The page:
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Halloween health hazards

Published: October 21, 2011
Section: Features


Nothing says autumn quite like the squirrels going nuts for nuts, having the sniffles and digging through your drawers for mittens. But really, the tell-tale sign of this season are the first-years prowling the consignment shops on Moody Street for the perfect Halloween costume. Yes, along with midterms, parents’ weekend and changing leaves, there comes one night when the studious little Brandeis students get to dress up and go crazy! So here I am again, your health voice of reason, to remind you how to have your Halloween candy fun in moderation.

According to “U.S. News & World Report Health Report,” the average American today consumes about 142 pounds of sugar per year. That’s eating a Gabby in sugar cubes. Yikes. There is a literal hefty health price to pay for all of that sugar. Each pound of sugar has about 1,755 calories in it. That’s a total of about 249,200 calories per year just from added sugar. Based on a daily 2,000-calorie consumption, I calculated that amount of sugar to be about 34 percent of your daily food intake. Although this may get you through a couple of midterm study nights, I think the risks outweigh the benefits here.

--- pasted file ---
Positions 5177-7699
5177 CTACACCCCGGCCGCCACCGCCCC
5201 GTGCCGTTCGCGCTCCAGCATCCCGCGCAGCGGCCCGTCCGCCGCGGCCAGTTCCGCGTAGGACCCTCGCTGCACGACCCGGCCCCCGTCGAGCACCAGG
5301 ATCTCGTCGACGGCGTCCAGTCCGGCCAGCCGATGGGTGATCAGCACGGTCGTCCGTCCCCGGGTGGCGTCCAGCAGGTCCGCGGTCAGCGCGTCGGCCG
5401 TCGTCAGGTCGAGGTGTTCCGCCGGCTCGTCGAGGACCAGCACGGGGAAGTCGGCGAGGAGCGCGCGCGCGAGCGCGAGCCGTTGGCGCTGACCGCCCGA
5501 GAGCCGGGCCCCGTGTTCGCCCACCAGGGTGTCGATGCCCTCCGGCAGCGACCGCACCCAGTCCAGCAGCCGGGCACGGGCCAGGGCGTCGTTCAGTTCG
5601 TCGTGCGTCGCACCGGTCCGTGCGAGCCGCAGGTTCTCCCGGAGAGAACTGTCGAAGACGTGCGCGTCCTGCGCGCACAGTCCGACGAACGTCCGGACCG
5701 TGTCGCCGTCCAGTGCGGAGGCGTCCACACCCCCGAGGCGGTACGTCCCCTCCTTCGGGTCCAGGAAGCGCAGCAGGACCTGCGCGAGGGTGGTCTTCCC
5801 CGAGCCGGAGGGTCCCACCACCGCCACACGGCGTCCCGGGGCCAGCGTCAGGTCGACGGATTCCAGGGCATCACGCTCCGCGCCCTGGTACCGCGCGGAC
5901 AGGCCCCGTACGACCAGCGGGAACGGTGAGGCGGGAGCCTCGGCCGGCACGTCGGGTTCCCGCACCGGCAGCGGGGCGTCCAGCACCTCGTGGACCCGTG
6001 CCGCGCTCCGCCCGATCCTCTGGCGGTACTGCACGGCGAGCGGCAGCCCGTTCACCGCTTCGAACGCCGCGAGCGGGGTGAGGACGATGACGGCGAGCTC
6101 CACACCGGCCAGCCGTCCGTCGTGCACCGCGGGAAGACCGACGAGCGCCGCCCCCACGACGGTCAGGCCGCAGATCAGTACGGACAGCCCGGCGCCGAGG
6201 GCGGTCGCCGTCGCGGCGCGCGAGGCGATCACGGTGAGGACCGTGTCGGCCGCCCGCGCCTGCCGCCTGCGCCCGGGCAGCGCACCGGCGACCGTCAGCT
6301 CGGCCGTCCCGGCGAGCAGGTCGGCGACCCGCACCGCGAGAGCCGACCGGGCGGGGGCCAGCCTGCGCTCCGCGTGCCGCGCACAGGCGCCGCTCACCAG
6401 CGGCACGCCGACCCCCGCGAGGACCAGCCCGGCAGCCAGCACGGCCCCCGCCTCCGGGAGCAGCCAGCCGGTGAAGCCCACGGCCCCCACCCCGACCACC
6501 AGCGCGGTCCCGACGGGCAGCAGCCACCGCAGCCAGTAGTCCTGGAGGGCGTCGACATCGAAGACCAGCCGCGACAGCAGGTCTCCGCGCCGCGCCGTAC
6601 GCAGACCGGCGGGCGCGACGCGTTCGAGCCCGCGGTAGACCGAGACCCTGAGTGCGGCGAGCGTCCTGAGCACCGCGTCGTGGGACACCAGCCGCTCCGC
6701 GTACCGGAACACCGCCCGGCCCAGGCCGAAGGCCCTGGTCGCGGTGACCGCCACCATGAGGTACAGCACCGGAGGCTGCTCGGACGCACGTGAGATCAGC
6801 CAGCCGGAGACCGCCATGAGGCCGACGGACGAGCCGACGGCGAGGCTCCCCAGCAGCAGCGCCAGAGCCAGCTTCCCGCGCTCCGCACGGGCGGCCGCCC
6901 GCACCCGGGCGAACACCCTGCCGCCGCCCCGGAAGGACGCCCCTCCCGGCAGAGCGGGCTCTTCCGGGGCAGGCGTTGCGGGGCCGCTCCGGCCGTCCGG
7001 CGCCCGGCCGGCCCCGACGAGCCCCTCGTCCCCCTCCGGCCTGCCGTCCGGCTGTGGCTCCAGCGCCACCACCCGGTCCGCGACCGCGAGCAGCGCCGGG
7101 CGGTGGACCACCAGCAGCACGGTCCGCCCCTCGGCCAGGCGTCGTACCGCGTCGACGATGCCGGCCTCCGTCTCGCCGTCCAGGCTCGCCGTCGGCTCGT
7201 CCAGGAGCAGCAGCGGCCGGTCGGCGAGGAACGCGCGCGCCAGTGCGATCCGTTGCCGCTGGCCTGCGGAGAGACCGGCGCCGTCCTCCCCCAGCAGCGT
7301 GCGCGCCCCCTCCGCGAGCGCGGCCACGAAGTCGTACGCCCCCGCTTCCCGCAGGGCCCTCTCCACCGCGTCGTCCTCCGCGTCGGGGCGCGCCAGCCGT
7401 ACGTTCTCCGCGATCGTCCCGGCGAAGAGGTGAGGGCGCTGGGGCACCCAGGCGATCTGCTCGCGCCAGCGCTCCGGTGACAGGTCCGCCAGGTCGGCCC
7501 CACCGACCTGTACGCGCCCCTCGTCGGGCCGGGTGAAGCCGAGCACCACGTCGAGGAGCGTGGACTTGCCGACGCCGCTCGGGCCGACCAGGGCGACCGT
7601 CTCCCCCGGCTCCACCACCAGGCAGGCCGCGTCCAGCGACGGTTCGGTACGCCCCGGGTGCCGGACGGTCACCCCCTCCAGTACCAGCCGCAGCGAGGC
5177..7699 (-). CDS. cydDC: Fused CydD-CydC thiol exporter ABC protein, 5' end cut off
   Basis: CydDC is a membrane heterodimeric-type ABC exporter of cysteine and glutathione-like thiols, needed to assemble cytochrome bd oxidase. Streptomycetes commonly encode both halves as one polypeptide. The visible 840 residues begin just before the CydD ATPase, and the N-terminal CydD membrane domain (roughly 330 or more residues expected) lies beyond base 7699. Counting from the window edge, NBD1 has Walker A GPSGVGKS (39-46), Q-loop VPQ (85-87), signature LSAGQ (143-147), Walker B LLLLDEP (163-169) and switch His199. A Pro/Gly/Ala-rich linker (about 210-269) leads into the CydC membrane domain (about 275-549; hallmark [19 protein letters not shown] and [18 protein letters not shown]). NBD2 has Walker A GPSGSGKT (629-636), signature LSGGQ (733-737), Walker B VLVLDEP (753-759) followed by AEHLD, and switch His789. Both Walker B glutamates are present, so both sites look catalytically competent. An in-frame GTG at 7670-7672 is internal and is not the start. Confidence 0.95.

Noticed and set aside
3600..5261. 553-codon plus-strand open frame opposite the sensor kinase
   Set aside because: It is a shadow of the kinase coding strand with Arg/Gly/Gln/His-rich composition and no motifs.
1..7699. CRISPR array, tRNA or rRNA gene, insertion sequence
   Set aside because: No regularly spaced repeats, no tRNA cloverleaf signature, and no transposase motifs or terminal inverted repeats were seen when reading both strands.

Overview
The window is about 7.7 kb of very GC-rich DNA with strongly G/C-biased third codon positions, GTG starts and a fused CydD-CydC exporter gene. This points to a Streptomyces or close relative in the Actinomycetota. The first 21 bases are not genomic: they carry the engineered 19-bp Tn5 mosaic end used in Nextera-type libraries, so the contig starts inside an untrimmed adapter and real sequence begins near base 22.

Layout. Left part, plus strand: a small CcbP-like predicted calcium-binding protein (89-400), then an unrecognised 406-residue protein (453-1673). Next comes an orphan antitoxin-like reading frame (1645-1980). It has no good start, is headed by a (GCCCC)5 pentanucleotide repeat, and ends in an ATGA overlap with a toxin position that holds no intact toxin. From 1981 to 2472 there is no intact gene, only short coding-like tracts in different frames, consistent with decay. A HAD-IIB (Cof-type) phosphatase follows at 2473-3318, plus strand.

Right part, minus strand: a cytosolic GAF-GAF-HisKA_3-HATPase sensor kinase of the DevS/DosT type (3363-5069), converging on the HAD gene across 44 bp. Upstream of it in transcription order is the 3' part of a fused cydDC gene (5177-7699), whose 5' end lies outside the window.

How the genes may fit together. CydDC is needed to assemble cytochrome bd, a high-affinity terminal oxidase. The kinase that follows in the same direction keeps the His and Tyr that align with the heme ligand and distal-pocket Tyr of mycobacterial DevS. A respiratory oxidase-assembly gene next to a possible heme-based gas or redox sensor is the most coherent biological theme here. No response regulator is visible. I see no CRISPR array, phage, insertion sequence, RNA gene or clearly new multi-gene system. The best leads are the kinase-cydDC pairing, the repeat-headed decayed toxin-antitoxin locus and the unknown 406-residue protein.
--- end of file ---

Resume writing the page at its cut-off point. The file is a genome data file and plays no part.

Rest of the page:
Too much sugar can contribute to diabetes, produce an acidic stomach, suppress the immune system, raise LDL (bad cholesterol) levels, promote weight gain and obesity, and the list goes on and on. Even though snacking on Halloween candy is socially acceptable here, what can we do this upcoming Halloween not to fall into the sugar consumption statistic?

Let’s face it, it is immoral to deny yourself candy on Halloween. Instead, implementing portion control could help satisfy the cravings without packing on the pounds. Eat one or two wrapped candies instead of continually digging into the candy corn bowl into which zillions of other grubby little fingers have dug. This way you control the amount you eat and avoid everyone else’s germs.

Next, take it easy when you’re out at parties. Altered judgments go beyond macking it with the blue Power Ranger or the Teenage Mutant Ninja Turtle in the basement. It also can lead to you chowing down on the candy bowl without realizing when you’re getting full or what you’re even eating. It’s a much better idea to average a drink per hour and snack on some carrots and hummus after a long night of celebrating.

Lastly, donate three-fourths of your candy to a food drive or pantry. A program called Operation Gratitude will take your donated candy and put it in a care package to U.S. military troops overseas. This can add a little gratification to your diet choices beyond the well-fitting jeans.

Most importantly, get your “sugar high” from spending time with friends and having fun this Halloween instead of from actual sugar! Have a great holiday and take a relaxing break from midterms.